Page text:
Tuesday, March 20, 2012

A Word from the President

by Blaine Marchand

In some ways, winter is my favourite season. It is a time of easy gardening. Rather than slogging away through the mists of black flies and mosquitoes, rather than toiling with your brow dripping salty sweat, in this season of blowing snow, gardening in your imagination is such pleasure.
An important part of this frosty husbandry is viewing peony blooms. All really simple, it is instantaneous with no muss or fuss. No matter what the time of day, armed with a piping hot cup of tea, it is no further away than your computer. Just plunk yourself down and, voilà, the world of Google or Favourites transports you to all of the great peony sites and updated on-line catalogues. An easy-peasy feast for eyes grown accustomed to the monotone white-on-white scenery of our land-scape. Hours pass like seconds. The only long thing is the list of peonies you want to order or the information you jot down as your learn more about peony cultivation and culture. It is a time for reflection and for planning so come spring, summer and fall, your garden will benefit from all that you have garnered in these glacial months.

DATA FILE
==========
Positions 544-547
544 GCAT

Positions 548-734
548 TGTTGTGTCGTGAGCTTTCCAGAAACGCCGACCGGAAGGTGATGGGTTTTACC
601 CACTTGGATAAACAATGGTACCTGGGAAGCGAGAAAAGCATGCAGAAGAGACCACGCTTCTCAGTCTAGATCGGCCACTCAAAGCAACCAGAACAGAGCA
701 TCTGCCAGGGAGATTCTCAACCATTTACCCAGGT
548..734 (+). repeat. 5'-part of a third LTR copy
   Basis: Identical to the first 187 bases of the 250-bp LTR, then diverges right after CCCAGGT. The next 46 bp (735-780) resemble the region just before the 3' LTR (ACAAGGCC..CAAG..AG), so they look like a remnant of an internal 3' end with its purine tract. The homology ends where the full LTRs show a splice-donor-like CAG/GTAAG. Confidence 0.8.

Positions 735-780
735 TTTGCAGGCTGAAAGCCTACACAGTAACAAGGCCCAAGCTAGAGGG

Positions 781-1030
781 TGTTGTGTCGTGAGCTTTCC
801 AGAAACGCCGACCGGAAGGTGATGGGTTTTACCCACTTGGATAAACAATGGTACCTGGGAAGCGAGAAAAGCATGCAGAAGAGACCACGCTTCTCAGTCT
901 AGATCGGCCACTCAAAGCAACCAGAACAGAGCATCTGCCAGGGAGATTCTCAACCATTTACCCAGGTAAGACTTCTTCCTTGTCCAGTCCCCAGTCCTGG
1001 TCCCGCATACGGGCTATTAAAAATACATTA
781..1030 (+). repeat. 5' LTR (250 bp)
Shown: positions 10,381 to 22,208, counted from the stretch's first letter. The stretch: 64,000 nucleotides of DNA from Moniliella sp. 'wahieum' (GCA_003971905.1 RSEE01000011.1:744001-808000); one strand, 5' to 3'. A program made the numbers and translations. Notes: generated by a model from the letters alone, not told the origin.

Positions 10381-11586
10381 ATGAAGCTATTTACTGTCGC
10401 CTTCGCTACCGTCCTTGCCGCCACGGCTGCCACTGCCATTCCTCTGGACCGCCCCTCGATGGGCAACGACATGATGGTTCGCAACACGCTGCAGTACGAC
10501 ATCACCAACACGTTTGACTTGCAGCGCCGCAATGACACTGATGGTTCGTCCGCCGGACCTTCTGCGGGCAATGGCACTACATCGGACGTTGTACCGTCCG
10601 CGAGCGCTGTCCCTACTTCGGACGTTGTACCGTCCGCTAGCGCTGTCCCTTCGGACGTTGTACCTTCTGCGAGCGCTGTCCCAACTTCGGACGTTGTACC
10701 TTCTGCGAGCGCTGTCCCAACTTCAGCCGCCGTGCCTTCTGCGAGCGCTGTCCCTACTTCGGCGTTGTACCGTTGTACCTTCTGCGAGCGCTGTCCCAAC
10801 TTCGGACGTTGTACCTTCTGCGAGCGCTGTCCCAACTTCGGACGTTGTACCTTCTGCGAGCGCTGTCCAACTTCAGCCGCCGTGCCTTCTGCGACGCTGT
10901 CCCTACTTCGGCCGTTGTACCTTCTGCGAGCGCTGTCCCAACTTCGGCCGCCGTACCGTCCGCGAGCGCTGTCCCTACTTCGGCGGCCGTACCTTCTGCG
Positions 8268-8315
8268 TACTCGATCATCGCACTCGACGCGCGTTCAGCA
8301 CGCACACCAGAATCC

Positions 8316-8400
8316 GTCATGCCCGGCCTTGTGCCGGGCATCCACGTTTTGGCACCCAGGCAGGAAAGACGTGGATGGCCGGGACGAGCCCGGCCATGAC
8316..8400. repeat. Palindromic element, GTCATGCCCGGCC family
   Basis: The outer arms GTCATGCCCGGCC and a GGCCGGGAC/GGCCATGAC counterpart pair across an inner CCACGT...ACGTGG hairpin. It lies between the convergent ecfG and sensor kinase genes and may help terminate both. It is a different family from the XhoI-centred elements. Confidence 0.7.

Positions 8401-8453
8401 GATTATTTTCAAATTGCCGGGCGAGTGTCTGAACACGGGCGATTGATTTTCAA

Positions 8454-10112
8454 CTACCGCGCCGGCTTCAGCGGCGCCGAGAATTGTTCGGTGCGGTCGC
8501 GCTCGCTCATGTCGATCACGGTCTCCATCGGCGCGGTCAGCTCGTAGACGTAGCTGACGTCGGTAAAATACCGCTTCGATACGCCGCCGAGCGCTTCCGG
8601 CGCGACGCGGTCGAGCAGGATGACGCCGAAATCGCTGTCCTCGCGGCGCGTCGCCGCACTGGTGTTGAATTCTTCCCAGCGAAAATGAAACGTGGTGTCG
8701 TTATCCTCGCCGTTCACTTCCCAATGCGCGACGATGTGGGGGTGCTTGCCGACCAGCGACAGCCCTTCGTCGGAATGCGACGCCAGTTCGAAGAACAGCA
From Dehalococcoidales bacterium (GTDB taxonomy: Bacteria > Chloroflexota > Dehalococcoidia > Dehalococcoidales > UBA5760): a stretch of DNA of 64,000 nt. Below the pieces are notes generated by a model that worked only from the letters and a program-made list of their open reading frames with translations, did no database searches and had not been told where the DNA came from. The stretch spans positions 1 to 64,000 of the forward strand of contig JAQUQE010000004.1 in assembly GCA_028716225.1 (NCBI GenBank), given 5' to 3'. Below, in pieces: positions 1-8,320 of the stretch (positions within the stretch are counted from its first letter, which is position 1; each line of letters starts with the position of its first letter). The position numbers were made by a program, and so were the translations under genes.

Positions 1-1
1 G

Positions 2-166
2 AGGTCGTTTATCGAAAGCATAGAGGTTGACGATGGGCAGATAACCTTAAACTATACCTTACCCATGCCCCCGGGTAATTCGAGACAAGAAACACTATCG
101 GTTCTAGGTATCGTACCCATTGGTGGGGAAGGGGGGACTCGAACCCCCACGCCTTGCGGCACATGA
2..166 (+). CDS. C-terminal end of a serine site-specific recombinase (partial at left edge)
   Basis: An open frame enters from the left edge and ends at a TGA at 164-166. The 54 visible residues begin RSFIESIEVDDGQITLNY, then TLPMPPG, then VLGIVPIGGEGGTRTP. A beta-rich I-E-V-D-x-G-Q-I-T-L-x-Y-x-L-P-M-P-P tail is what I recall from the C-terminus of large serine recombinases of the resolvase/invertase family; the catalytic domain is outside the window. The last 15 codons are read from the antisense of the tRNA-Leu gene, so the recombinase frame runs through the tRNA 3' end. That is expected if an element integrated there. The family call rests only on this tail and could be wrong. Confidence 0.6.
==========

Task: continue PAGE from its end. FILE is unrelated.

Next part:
Winter 2012 will also be a time for the Canadian Peony Society and its members to think about what it has done in the past, what holds the Society together, and how it can improve in the future. It is increasingly clear that the world is a different place from what it used to be, even a scant 10 years ago. Things are in transition. As described above, the way people access information is different. In North America, the population is aging. Younger people with families have many demands on their time.
As reported on in the last news-letter, the CPS Board has voted to undertake a comprehensive review of our Society. A firm has been engaged to seek in-put from the Board as well as from a representative number of members across the country whose names have been selected randomly. This exercise will help set our course for the years ahead. It will build a healthy and strong organization so the CPS can continue its mandate to promote the growing of peonies from sea to sea.
I was struck by Don Hollingsworth‘s recent e-mail to which was attached his catalogue. His assistant, Lucas P. Hudson, set out a challenge that struck me as particularly pertinent. It read: ―Hello friends, I want to challenge each and everyone of you to start each day by saying these three things - Always be posi-tive, Always be thankful, and Always have a project. There's not a better feeling in the world than to get up, stretch and yell out "let's rock and roll today". Just starting your day like this makes it much more enjoy-able.
                  Let the Canadian Peony Society rise to this challenge

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